Hamlet wished to punish Gertrude but was prevented by his father’s ghost. In Hamlet’s soliloquy in Act 3 scene 2, Hamlet will “speak daggers to her but use none” representing his future interactions with Gertrude. Shakespeare uses this metaphor to show Hamlet’s hatred towards his mother and to create tension. In Act 3 Scene 4, Hamlet reveals Claudius’ involvement in his father’s death to his mother, but she thinks Hamlet has turned into a madman. At this
Throughout the story Hamlet has conflicting views on death and the act of suicide. During the monologue in act three Hamlet is able to construct a relatable view on depression. Many would view Hamlet’s speech as delusional and melodramatic, but it hides a meaning that most can relate to. “To be, or not to be” (3.1.57) asks a greater question than “should i die or should i live.” Within Hamlet’s monologue he asks the question of “should I go forth with my actions or live with complacency.”
What would one expect the personality of a man whose father was murdered by his uncle, who becomes his step-father? The personality in question points to Hamlet, the Prince of Denmark—who William Shakespeare depicts in his play “Hamlet.” A character analysis of Hamlet reveals that through his internal dialogue, his interpretation of his father 's murder, and his actions, his traits—bitterness, depression, and anger—emerge. Scholars have studied Hamlet for decades, and most have concluded that Hamlet 's personality indicated insanity. However, after observing Hamlet 's actions, his actions throughout the play do not resemble those of an insane person.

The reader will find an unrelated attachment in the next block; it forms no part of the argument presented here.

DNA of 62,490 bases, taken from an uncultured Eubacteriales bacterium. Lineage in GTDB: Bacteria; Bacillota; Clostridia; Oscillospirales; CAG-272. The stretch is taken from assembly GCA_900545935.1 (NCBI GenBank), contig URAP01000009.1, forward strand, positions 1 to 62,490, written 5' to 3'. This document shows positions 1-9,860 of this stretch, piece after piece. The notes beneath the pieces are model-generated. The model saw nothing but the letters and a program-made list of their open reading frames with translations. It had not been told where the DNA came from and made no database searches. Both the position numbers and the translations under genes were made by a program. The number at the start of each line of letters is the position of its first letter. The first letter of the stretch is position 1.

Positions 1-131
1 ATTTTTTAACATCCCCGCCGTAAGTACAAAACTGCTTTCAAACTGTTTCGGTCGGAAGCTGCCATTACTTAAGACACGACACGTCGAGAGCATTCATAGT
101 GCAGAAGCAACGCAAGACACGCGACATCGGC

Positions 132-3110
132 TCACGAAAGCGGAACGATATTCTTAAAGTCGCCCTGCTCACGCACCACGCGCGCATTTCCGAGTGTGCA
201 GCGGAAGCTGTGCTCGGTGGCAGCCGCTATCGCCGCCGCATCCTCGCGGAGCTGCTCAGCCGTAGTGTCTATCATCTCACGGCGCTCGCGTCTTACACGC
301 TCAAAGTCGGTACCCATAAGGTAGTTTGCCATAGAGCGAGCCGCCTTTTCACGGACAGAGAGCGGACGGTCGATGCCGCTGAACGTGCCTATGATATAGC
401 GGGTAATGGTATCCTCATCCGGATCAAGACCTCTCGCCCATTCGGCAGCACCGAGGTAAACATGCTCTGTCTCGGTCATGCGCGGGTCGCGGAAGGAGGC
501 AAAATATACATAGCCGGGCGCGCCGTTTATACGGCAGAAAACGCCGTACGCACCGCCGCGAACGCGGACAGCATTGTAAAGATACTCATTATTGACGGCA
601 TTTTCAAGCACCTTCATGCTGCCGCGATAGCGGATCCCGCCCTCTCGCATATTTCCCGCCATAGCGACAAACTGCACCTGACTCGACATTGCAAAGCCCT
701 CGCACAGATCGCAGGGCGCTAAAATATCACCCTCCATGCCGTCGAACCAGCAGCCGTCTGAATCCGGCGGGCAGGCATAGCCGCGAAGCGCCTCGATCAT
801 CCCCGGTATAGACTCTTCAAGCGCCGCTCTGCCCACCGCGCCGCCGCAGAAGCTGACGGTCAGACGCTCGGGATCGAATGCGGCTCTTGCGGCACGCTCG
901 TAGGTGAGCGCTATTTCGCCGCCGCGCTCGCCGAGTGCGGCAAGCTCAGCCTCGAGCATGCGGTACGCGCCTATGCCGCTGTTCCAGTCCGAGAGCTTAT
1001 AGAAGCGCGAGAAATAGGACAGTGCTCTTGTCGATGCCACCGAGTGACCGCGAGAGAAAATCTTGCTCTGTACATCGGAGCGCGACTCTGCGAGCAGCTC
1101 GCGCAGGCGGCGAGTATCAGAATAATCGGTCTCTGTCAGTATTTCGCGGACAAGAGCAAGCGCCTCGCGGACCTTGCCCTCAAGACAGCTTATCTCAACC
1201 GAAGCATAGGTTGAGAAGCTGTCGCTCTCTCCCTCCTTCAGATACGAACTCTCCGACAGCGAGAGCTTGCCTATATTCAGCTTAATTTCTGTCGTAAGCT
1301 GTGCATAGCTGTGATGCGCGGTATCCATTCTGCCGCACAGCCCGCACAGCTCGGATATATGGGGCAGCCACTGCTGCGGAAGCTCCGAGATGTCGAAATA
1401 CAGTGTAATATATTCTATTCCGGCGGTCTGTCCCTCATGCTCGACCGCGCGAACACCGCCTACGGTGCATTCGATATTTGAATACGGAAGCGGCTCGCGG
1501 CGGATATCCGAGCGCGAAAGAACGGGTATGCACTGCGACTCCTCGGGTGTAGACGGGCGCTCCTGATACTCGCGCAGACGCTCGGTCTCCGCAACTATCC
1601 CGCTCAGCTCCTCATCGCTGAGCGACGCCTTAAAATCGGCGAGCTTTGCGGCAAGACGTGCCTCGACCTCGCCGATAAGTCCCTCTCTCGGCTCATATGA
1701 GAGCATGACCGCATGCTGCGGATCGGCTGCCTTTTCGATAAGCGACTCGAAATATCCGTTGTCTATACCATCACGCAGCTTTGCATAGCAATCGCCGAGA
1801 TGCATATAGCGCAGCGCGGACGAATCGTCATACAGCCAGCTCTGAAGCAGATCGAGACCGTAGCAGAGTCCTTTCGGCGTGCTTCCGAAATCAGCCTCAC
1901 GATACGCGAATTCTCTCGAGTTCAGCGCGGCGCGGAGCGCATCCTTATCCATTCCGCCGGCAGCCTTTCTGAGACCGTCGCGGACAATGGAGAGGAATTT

In Shakespeare’s Hamlet, Hamlet struggles to cope with his late father’s death and his mother’s quick marriage. In Act 1, Scene 2, King Claudius, Queen Gertrude, and Hamlet are all introduced. Hamlet has just finished publicly speaking with his mom and the new king, and after he is interrupted by his good friend Horatio, who reveal the secret about King Hamlet’s ghost. Hamlet’s soliloquy is particularly crucial because it serves as his initial characterization, revealing the causes of his anguish. Hamlet’s grief is apparent to the audience, as he begins lamenting about the uselessness of life.
He uses his deception of madness to make this sound like mad ramblings to everyone else, but he is truly asking these questions and wondering about the ins and outs of how life truly works, and what it all means. So Hamlet basically acts insane to cover up the seriousness of these questions he is seeking the answers to. “But in a fiction, in a dream of passion,/Could force his soul so to his own conceit,/That from her working all his visage wann’d,/ Tears in his eyes, distraction in’s aspect,/ A broken voice, and his
In the play, Hamlet, William Shakespeare reflects the common early modern beliefs and perspectives about madness by using the character development of the protagonist who feigns madness throughout the play. Given Hamlet 's status as a prince, current knowledge of madness during the time period, and the contrast of the different types of madness of other characters in the play, Elizabethan audiences would have found it plausible that Hamlet feigns madness as part of his plot to avenge his father 's death. This new historicist perspective steers the modern reader away from anachronistic psychological interpretations of the play. Hamlet’s status as a prince gives the character certain roles and expectations to fulfill, such as avenging his father’s